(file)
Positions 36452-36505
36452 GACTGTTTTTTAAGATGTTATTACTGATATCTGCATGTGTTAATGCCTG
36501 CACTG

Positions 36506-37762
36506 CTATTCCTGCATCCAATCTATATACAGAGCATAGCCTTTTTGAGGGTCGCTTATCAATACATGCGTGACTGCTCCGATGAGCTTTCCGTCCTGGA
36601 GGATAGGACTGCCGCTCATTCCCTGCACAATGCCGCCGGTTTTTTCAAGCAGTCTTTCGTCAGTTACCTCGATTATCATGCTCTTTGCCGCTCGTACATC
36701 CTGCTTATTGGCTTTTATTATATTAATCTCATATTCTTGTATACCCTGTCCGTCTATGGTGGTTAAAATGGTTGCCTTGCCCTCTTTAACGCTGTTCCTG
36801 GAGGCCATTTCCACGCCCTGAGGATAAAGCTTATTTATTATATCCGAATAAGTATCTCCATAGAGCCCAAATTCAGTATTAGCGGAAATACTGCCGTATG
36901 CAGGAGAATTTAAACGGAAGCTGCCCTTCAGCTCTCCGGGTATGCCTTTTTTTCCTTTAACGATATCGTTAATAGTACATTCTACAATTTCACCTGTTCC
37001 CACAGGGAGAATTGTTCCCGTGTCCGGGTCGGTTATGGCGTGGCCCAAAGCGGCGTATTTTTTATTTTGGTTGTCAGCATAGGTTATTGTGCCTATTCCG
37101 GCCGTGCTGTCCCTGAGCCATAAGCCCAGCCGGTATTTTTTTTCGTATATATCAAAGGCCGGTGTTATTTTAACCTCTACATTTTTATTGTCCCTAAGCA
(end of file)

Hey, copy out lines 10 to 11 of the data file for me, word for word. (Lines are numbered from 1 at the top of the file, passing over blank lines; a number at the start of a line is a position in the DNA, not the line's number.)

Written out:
37001 CACAGGGAGAATTGTTCCCGTGTCCGGGTCGGTTATGGCGTGGCCCAAAGCGGCGTATTTTTTATTTTGGTTGTCAGCATAGGTTATTGTGCCTATTCCG
37101 GCCGTGCTGTCCCTGAGCCATAAGCCCAGCCGGTATTTTTTTTCGTATATATCAAAGGCCGGTGTTATTTTAACCTCTACATTTTTATTGTCCCTAAGCA